A Contemporary Theatre’s artistic director Kurt Beattie may have announced his retirement at the end of ACT’s 50th Anniversary Season in 2015, but don’t expect him to disappear from the Seattle theater scene, or even to slow down to judge by the number of current and future projects also announced.
Currently, Beattie is rehearsing up the street for his debut at the 5th Avenue Theatre, where he will play radio announcer/narrator Jean Shepherd in the remount of “A Christmas Story” this December. Meanwhile, ACT’s production of “Vanya and Sonya and Masha and Spike,” which Beattie directed, opened this month and will run through Nov. 17.
After retiring, Beattie will take the role of artistic director emeritus at ACT, stewarding long-term projects already in development as well as acting and directing in upcoming seasons.
“My first role at ACT was in 1975 in Greg Falls’ production of ‘The Resistible Rise of Arturo Ui,’” said Beattie recently. As an actor, Beattie quickly became one of the “regulars” familiar to Seattle theatergoers. He has appeared in too many leading and major roles to list at ACT, Seattle Repertory Theatre, Intiman Theatre, and The Empty Space. Other favorite roles include Malvolio in “Twelfth Night” at Repertory Theatre of St. Louis, Macheath in “Three Penny Opera” at Indiana Rep, and Lear in “King Lear” at Seattle Shakespeare Company.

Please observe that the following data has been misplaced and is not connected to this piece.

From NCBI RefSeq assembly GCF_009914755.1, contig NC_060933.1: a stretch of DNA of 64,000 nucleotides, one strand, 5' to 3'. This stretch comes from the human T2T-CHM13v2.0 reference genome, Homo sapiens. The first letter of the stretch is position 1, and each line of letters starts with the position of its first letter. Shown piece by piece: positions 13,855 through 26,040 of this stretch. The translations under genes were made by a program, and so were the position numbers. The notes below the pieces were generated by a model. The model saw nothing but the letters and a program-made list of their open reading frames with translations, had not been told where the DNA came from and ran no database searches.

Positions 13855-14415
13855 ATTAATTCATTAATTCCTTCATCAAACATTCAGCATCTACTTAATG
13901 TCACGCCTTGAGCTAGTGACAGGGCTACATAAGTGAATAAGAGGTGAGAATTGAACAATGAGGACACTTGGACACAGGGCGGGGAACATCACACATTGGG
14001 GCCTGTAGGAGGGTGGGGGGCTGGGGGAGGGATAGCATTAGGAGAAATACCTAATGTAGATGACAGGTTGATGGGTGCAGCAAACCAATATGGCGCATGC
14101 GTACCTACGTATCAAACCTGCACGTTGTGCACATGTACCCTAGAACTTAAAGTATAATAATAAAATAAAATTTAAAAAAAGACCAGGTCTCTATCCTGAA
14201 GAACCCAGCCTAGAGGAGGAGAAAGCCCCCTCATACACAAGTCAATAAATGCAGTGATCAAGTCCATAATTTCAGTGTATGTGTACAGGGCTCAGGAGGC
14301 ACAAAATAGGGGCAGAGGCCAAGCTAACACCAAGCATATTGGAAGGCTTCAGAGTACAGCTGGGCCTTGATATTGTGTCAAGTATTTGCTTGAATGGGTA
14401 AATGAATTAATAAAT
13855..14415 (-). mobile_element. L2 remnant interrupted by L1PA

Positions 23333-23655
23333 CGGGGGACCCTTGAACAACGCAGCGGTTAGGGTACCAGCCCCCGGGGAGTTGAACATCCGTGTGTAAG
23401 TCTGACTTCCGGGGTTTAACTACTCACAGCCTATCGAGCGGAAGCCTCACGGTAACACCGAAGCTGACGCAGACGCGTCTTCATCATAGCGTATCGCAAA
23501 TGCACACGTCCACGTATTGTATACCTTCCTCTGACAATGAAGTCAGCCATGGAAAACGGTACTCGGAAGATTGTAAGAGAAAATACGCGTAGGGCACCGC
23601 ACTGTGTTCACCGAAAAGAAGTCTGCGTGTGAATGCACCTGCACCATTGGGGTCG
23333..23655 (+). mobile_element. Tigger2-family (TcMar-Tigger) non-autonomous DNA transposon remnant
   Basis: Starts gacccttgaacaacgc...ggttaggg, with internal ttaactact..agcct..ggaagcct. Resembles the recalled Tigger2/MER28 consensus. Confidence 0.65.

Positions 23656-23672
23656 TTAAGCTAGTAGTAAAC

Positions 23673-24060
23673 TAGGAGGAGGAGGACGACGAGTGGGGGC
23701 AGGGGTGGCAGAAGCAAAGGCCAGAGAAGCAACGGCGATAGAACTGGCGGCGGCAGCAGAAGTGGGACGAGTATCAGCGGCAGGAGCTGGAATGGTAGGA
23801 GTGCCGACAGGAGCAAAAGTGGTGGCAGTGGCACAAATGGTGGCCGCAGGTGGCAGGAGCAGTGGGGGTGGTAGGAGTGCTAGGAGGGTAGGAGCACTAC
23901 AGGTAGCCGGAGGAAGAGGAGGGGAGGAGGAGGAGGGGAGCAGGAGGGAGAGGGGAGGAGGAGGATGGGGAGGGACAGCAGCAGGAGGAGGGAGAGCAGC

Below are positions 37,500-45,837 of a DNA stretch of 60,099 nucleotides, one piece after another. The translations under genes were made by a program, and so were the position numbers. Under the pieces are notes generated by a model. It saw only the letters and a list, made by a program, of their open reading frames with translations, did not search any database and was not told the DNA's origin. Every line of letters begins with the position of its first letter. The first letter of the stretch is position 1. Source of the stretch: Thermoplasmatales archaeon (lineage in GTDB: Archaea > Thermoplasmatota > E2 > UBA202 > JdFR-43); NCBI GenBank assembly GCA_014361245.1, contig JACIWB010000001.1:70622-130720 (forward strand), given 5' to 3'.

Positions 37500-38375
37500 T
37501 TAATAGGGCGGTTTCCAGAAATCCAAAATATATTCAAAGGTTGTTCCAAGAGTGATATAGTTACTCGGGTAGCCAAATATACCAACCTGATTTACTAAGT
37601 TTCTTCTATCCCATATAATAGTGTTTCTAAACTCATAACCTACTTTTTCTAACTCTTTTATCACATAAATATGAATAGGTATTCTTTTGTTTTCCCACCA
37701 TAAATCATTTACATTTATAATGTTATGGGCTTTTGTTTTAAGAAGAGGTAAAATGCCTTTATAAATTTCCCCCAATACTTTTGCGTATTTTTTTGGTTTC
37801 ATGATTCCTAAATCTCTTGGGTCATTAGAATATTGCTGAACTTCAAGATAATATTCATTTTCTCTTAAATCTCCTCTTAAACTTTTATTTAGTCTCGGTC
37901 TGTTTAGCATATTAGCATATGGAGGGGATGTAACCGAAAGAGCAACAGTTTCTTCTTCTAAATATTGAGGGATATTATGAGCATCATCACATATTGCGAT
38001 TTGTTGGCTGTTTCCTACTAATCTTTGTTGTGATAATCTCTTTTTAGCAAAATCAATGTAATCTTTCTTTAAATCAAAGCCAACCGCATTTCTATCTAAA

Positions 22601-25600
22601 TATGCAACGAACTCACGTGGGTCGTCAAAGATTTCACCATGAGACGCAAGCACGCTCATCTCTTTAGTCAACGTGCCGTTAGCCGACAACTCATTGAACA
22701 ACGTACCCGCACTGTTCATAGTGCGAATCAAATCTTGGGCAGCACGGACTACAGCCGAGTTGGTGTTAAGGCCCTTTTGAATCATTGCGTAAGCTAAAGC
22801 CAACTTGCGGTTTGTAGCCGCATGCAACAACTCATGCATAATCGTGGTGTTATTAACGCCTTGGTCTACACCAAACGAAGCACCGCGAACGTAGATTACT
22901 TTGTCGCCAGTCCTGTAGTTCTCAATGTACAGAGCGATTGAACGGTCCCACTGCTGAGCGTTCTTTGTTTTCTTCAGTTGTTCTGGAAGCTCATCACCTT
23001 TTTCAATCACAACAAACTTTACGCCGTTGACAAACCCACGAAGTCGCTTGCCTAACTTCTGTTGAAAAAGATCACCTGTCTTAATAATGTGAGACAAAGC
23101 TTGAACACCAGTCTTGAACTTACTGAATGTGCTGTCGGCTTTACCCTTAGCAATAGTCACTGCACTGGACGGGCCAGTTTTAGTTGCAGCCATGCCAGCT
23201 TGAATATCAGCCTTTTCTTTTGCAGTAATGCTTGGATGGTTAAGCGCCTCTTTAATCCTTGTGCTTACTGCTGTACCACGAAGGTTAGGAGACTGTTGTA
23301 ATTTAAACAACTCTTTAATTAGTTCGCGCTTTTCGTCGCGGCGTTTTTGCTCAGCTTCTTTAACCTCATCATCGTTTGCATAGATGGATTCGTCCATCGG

Beattie joined ACT’s staff in 2001 as the associate artistic director and was then appointed artistic director in 2003. His career on both sides of the footlights led him to being named the co-recipient of the 2004 Theatre Puget Sound Gregory A. Falls Sustained Achievement Award and the 2012 ArtsFund Award for Outstanding Achievement.
John Langs, the company’s current associate artistic director, will take over as artistic director for ACT’s 51st season, a decision that Beattie said was done with full support of ACT’s Board and Executive Director Carlo Scandiuzzi. Langs’ credits at ACT include directing the Pinter Festival’s “The Dumb Waiter” and “Celebration,” “Middletown,” “Bethany,” “A Christmas Carol,” and the Central Heating Lab collaboration with The Seagull Project’s production of “The Seagull.”
“ACT stands out as a beacon of creativity and collaboration, aligned with the innovative reputation Seattle is known for,” said Langs. “I look forward to building on the established relationships ACT holds, creating new ones, and engaging in conversation with the tremendous audiences that participate in the exploration of process, performance and ideas.”
Under Beattie’s tenure ACT weathered some tough financial times that threatened to close the doors permanently. Instead of shutting down, Beattie led the company into producing eleven world premieres with local and national playwrights including Yussef El Guindi, Steven Dietz, Elizabeth Heffron, Mike Daisey, among others. Beattie also created Central Heating Lab as a new initiative to present and co-produce multidisciplinary works and help keep all the spaces busy in ACT’s multi-theater building in downtown Seattle. Other major collaborations included the 2012 epic production of “Ramayana,” involving more than 40 artists and designers over two years; the artist-driven Pinter Fortnightly series that morphed into a festival in 2012; a multi-year collaboration with The Hansberry Project to encourage African-American playwrights; and hosting Sir Alan Ayckbourn to direct the American premiere of “Sugar Daddies” in 2013. In collaboration with the 5th, Beattie helped start a series of “chamber musicals” at ACT and directed the well-received “Grey Gardens.”
In 2015, Beattie plans to direct “Cat on a Hot Tin Roof” and “Travesties.” He also is developing the adaptation of a Japanese epic for the stage.